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Proposal 2: Why it is so important

By Art Blackwell

Growing up in Michigan was one of the most rewarding experiences of my life, especially for a student of politics and government. The reason: Being born in the 1950s was one of the most critical and transformational periods in America. The Great Migration north, categorized by the first period (1910-30) and the second period (1940-70), saw millions of southern Blacks move north and west. Detroit saw some of the largest influx of African Americans due to the demands of World War II for equipment and weapons. Detroit became known as the Arsenal of Democracy. In addition to the African Americans who moved to the urban center, Polish, Armenian, Jewish, Italian, Irish and many other ethnic groups also came to Detroit. The city became one of the most racially and ethnically diverse regions in America; it was also one of the most segregated.

America and unions are like mud and straw because it’s almost impossible to make bricks without both ingredients. Even though there has been a history of racial and gender bias in American unions, many labor unions, especially in Michigan, have done more to promote racial equality than even our own government. Organized labor has helped make America the greatest country. While not perfect, America is way ahead of every other country in the world.

In the U.S. Constitution, the First Amendment says, “Congress shall make no law respecting an establishment of religion, or prohibiting the free exercise thereof; or abridging the freedom of speech, or of the press, or of the right of the people peaceably to assemble, and to petition the Government for a redress or grievance.”

What a beautiful thought that the framers of the Constitution had to believe that the people should be able to petition their government for a redress of grievances. Sounds to me like collective bargaining, where workers have a right to petition their employer for a redress of their salaries, wages, retirement and working conditions.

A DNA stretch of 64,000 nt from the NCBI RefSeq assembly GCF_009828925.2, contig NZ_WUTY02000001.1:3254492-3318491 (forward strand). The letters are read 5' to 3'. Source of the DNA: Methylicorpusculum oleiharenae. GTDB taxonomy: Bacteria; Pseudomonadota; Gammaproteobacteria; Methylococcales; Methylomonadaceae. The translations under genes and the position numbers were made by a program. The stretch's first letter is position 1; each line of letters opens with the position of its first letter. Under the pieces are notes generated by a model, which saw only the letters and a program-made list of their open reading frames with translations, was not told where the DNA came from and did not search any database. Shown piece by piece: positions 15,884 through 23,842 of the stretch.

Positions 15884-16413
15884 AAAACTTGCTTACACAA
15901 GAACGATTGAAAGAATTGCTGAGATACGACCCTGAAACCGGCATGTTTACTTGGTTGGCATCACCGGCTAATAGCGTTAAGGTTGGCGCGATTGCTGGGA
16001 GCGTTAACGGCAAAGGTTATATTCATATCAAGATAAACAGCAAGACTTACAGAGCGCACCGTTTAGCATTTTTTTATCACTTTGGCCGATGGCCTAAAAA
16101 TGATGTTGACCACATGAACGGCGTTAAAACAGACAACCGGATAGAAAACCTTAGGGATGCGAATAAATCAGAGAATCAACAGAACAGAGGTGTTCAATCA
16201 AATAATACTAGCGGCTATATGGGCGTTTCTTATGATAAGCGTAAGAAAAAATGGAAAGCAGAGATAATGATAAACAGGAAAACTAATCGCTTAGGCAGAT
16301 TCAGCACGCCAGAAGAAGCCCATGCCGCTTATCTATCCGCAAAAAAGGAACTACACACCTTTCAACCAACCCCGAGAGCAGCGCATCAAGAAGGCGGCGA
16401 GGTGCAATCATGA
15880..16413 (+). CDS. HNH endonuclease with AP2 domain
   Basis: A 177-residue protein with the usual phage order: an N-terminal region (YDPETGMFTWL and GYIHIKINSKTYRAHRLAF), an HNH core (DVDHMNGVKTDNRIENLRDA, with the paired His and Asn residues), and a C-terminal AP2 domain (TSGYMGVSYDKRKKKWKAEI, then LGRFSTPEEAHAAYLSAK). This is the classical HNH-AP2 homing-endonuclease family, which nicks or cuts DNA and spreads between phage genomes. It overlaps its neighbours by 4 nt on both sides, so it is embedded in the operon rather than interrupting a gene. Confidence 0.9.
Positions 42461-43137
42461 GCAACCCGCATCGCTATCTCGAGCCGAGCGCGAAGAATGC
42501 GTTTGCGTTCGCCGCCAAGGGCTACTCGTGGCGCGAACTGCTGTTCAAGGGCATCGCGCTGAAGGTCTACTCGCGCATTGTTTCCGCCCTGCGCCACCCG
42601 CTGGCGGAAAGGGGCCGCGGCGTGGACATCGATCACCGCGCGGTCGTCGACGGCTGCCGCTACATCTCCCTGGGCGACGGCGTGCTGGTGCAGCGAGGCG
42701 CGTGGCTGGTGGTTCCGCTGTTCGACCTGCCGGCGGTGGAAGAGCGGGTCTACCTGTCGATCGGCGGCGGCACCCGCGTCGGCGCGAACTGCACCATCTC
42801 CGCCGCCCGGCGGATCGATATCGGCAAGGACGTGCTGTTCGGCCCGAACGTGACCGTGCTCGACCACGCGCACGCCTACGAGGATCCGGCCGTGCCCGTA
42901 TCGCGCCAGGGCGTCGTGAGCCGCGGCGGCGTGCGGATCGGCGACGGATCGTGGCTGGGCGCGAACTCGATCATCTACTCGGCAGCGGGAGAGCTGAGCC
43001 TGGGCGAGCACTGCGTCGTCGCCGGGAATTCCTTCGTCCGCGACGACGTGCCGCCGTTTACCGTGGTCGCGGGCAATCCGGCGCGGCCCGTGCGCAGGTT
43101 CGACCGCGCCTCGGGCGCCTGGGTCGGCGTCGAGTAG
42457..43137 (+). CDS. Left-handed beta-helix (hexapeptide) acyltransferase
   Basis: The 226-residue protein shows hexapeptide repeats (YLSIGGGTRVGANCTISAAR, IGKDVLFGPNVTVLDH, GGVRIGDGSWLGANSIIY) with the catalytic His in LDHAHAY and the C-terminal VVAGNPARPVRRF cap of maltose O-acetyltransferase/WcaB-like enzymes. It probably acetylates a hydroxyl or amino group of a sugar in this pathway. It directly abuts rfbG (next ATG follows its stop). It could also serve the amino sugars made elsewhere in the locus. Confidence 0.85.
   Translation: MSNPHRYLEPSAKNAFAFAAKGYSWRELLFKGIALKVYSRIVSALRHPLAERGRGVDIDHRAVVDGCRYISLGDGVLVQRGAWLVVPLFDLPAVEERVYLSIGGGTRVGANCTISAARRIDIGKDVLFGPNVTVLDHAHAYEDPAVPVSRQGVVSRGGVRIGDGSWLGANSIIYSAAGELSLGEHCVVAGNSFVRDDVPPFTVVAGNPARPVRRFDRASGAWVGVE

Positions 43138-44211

Michigan and labor go together like life and liberty, tears and pain, struggle and progress. People, however, are afraid that with so many freedoms and liberties being curtailed with the shrinking of the American middle class, organized labor may be one of the last protections they have against a runaway financial system, where the wealthiest 1 percent of Americans have seen their net worth go from $8 trillion to $40 trillion in less than 12 years.

Proposal 2 is a proposal to amend the State Constitution regarding collective bargaining. Should this proposal be approved, it would:

  • Grant public and private employees the constitutional right to organize and bargain collectively through labor unions.
  • Invalidate existing or future state or local laws that limit the ability to join unions and bargain collectively, and to negotiate and enforce collective bargaining agreements, including employees’ financial support of their labor unions. Laws may be enacted to prohibit public employees from striking.
  • Override state laws that regulate hours and conditions of employment to the extent that those laws conflict with collective bargaining agreements.
  • Define “employer” as a person or entity employing one or more employees.

On Nov. 6 please vote “yes” on Proposal 2, which respects the history of our struggle and promotes the promise of our future. God bless you and the great state of Michigan.

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